There is no general case answer. If the pseudocode is able to provide the important/relevant information needed to answer the question, then that's great. If it doesn't, then it doesn't. In the general case there's really no more to say.
If you feel that a specific question needs the actual code to really answer it (say, because it's a question about some specific language syntax) then a pseudocode answer may not be useful, vote accordingly.
If a different question isn't about the language, but rather than algorithm, and the specifics of the language used in the OP aren't relevant to the core of the question, then the answer (if it's otherwise correct, clear, etc.) is helpful, and you should vote accordingly.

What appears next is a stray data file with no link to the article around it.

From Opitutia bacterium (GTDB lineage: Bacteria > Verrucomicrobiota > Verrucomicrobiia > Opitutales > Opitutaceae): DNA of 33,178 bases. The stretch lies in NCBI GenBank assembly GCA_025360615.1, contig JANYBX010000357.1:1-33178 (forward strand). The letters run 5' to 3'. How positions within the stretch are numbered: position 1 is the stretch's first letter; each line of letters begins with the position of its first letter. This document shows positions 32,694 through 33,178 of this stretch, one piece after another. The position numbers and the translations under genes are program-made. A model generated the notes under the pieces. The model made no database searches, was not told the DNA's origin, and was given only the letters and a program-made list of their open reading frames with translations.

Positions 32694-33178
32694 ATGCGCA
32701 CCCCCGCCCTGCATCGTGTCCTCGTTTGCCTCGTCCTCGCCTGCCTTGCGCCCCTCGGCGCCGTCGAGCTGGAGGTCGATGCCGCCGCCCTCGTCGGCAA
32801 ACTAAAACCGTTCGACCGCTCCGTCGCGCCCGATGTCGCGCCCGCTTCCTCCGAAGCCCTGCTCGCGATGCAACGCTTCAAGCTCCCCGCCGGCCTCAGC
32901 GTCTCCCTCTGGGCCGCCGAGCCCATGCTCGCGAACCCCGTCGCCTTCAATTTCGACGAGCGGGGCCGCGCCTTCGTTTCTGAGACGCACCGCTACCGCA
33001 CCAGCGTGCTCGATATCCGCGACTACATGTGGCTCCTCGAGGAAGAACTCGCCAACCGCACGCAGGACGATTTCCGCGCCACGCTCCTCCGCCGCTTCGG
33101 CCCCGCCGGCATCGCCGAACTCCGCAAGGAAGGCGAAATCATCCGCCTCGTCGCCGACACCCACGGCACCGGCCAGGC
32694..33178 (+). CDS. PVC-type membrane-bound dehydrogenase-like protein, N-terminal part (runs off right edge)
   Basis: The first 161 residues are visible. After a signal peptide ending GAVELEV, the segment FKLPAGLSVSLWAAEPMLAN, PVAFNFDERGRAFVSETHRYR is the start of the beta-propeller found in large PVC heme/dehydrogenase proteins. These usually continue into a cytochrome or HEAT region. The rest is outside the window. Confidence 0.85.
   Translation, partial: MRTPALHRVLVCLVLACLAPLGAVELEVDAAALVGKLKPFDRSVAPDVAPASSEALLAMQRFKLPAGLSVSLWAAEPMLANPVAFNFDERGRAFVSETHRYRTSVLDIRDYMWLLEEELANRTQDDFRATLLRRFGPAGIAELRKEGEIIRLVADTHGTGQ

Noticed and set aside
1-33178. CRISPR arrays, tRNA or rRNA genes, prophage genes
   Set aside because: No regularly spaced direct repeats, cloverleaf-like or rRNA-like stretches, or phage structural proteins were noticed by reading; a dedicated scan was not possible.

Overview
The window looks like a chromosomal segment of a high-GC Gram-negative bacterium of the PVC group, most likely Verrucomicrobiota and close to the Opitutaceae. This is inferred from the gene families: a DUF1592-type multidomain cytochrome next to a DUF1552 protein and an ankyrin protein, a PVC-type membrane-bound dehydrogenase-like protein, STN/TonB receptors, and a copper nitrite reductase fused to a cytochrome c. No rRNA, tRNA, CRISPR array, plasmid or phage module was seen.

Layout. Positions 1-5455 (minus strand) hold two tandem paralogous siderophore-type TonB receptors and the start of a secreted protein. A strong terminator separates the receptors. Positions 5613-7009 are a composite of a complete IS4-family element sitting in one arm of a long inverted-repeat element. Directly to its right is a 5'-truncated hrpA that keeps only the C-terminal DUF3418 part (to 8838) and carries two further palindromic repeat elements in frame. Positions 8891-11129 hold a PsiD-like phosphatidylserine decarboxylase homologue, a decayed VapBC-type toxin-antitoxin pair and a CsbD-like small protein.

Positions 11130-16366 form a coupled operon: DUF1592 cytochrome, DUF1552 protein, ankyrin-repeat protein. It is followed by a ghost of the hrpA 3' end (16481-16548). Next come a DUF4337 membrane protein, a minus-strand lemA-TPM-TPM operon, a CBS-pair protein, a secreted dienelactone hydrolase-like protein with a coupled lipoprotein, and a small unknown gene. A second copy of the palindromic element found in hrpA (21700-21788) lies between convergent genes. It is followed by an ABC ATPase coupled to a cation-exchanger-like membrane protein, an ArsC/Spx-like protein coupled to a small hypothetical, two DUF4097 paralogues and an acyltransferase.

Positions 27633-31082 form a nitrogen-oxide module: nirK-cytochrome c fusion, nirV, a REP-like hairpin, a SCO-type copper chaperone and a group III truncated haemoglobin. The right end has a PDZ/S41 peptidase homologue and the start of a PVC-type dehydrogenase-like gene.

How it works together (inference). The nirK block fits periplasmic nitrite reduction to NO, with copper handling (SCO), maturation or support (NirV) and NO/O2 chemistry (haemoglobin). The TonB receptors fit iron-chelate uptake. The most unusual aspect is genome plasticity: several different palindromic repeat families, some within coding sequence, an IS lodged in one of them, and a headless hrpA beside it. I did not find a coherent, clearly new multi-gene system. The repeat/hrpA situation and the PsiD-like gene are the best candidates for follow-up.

Of course the nature of pseudocode is that you omit certain details of how you would go about performing certain types of operations. If, in context, it could be assumed that the reader of the question would know how to perform those operations, then there's no need for the question to contain them, if it's likely that the reader wouldn't know the details that the pseudocode is glossing over, then it's a problem. This is of course a judgement call, as is so often the case with voting.